DevOps specialists manage more servers and apps than ever before in the present day. Dozens of configuration management (CM) solutions, such as Ansible and Puppet, have been launched to address the increasingly complicated responsibilities. According to GB Advisors, configuration management is a “crucial process,” whereas C2S Consulting Group states that CM is “essential in the DevOps approach to enable continuous integration.”
CM solutions let administrators simultaneously conduct actions on several servers and deploy multiple applications with a single click. But how do you choose the finest tool for your requirements? This article will explain the difference between Ansible and Puppet, allowing you to make informed decisions.
Since 2005, Puppet has been the dominant participant in the CM industry with the most market share. Luke Kanies established the Oregon-based software development business Puppet. It was created in Ruby, is open source, and is compatible with all major operating systems, including Linux, Unix, Mac OS, and Windows. Oracle, Google, and other significant corporations use Puppet to manage their data servers.
Ansible was launched by Ansible Works in 2012, is now owned by Red Hat, and has a far lesser market share than Puppet, which is expected given Puppet’s much longer history. Like Puppet, it is open-source and offers an enterprise edition (Ansible Tower). Unlike Puppet, though, it was written in Python (not Ruby) and is intended to be lightweight and deploy quickly. Since Python comes preinstalled on most Unix and Linux systems, getting Ansible up and running is relatively simple, and its agentless nature further simplifies setup and usage. Additionally, the CLI accepts commands in almost any language.
Ansible vs. Puppet: Setup and Usage
Ansible is commonly regarded as easier to install and use. The Puppet was designed with system administrators in mind and is model-driven. It adheres to a client-server (or agent-master) architecture; you install Puppet Server on one or more servers and then install Puppet Agent on any node you want to control. Puppet employs a proprietary declarative language (domain-specific language, or DSL). The business estimates that installation takes between 10 and 30 minutes, depending on the environment and requirements.
Ansible has a master but no agents running on client computers; all operations are carried out through the SSH protocol. Being agentless is one of the most emphasized characteristics of Ansible’s simplicity. Despite being more complex in certain aspects, Puppet has benefits over Ansible in terms of usability. Before executing a job, syntax problems may be immediately noted with Puppet. This is a significant advantage.
Ansible vs. Puppet: Administration and Scheduling
Ansible vs. Puppet management relies on push and pulls settings. In Puppet, the client retrieves configurations from the server, but in Ansible, configurations are sent to the nodes for rapid deployment. In addition, Puppet settings must be written in Puppet’s language, while Ansible configurations are written in YAML, similar to English.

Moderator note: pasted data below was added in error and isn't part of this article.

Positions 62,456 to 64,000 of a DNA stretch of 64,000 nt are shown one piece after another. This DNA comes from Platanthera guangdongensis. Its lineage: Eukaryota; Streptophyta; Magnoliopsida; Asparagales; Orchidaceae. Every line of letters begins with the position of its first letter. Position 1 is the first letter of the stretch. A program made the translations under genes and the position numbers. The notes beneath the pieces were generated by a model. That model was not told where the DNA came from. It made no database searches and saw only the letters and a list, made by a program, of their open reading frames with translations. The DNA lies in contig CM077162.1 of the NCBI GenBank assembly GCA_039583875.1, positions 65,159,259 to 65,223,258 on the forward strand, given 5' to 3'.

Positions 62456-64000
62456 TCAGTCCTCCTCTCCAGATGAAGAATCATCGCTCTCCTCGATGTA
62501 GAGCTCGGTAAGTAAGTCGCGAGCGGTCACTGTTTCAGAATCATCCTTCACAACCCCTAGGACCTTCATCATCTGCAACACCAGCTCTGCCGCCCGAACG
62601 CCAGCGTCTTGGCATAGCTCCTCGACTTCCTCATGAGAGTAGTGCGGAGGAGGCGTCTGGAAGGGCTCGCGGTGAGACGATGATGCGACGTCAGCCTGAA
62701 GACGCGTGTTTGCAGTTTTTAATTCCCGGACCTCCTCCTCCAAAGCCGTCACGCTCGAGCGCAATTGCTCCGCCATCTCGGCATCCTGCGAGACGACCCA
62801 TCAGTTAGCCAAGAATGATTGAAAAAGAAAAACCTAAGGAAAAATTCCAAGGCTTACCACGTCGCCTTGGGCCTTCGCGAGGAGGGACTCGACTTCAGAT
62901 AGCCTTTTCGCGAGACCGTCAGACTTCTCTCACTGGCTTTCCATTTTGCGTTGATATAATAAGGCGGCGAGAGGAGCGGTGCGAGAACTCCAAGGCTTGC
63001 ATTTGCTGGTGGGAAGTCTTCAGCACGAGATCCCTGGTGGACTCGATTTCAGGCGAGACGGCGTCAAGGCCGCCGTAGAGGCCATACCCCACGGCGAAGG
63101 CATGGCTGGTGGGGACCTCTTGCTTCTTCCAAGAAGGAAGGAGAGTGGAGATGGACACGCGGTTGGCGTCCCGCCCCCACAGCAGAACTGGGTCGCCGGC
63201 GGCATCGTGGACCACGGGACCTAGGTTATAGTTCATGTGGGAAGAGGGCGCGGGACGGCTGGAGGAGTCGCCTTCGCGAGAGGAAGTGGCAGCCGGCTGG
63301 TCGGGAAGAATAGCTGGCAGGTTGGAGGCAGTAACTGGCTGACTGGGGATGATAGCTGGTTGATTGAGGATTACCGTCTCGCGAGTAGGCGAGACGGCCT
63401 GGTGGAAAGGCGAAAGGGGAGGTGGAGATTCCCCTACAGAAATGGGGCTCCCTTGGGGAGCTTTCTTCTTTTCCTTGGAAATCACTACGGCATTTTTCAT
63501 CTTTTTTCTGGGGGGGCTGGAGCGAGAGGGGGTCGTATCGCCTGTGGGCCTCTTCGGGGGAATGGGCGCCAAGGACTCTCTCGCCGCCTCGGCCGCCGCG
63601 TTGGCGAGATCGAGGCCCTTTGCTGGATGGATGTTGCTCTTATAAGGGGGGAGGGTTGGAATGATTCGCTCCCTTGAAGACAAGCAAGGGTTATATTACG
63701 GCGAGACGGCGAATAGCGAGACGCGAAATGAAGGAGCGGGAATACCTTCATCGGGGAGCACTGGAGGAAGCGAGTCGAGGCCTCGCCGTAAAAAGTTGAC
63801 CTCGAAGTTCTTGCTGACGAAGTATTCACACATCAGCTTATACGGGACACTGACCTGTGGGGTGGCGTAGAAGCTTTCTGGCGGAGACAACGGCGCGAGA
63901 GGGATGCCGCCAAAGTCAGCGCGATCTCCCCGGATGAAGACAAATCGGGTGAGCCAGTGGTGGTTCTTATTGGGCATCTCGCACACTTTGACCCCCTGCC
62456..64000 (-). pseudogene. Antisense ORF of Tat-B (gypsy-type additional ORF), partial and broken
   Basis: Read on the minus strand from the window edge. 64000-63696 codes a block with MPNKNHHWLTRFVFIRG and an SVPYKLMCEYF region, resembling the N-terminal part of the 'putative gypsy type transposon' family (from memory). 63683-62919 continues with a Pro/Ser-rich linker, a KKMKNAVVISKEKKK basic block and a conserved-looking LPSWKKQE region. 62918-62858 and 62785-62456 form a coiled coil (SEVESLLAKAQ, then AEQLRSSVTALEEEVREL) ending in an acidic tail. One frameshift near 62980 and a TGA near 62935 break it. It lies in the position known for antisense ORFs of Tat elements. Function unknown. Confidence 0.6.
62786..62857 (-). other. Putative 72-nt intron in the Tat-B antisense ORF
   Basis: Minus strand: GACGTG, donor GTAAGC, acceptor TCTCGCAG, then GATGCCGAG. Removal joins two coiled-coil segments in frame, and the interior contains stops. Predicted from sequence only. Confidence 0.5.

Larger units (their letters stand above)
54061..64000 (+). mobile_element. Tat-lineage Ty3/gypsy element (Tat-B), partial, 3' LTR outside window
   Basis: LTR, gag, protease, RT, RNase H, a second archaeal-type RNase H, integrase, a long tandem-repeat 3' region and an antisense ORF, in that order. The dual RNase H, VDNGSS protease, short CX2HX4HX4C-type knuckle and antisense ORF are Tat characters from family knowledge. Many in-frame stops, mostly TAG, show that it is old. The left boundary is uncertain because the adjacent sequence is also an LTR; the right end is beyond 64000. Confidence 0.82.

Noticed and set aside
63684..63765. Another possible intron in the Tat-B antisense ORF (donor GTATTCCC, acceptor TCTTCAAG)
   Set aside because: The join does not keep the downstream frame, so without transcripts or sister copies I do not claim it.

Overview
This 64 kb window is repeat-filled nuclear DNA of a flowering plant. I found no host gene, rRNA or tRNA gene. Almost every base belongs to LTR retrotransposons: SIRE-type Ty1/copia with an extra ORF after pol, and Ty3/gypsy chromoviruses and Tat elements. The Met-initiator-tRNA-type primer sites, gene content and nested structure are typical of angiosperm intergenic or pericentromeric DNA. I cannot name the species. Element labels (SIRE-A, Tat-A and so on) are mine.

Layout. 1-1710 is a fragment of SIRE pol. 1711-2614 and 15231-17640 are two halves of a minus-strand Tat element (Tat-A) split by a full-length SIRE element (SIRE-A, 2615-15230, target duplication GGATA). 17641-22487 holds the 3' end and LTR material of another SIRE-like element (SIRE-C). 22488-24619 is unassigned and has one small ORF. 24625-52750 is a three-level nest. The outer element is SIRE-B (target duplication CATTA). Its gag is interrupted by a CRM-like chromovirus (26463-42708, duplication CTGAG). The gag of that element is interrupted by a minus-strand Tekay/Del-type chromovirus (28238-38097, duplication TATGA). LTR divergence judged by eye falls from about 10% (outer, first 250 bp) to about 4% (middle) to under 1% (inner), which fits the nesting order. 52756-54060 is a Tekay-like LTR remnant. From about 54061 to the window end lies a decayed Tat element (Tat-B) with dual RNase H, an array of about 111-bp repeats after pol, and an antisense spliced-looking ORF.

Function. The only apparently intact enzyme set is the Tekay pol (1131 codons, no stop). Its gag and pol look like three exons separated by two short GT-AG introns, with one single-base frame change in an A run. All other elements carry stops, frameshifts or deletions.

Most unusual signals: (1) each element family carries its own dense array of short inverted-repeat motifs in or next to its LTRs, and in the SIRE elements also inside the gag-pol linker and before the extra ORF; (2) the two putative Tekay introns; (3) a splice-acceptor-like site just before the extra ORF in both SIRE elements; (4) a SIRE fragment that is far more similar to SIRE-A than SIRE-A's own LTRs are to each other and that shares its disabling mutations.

Every 30 minutes, Puppet Agent verifies that the nodes are in the appropriate condition. This functionality is not included in the accessible version of Ansible; you would need to utilize the commercial edition, Ansible Tower, for this.
Ansible vs. Puppet: Availability
Ansible and Puppet contain backups if a failure, ensuring availability is never compromised. Ansible has a backup node if the current node fails, while Puppet has several masters if the original master fails.
Ansible vs. Puppet: GUI
Puppet’s graphical user interface (GUI) is more developed than that of Ansible. It is used for viewing, managing, and monitoring; you will likely utilise the Ruby-based command-line interface CLI for more sophisticated activities.
Ansible was first presented as a command-line-only utility. Now, the corporate edition has a user interface, although it is not ideal. In actuality, the GUI is occasionally out of sync with the command line and cannot do the same actions.
Ansible vs. Puppet: Cost
As previously stated, Puppet and Ansible’s basic versions are free and open source. As for the cost of the commercial versions, it depends on the degree of assistance you need.
What is the cost of a puppet?
On up to 10 nodes, Puppet Enterprise may be evaluated for free. Standard support costs around $100 per node per year, whereas premium support costs $199 per node per year.
What is Ansible’s cost?
Ansible Tower offers three price tiers: Standard (also known as 8×5 support) is $10,000 per year for up to 100 nodes or $13,000 per year with Ansible Engine. Premium (24×7 support) is $14,000 per year for up to 100 nodes or $17,500 annually with Ansible Engine.
Which Is More Effective, Ansible or Puppet?
Ansible is often used for short, rapid, and temporary deployments, while Puppet is frequently used for more sophisticated or permanent installations. Ansible may be a better solution than Puppet if your machines are often being re-provisioned. If your devices are primarily fixed, Puppet may be a better choice.
Connect with DevOps consulting firm to know more about Ansible and Puppet.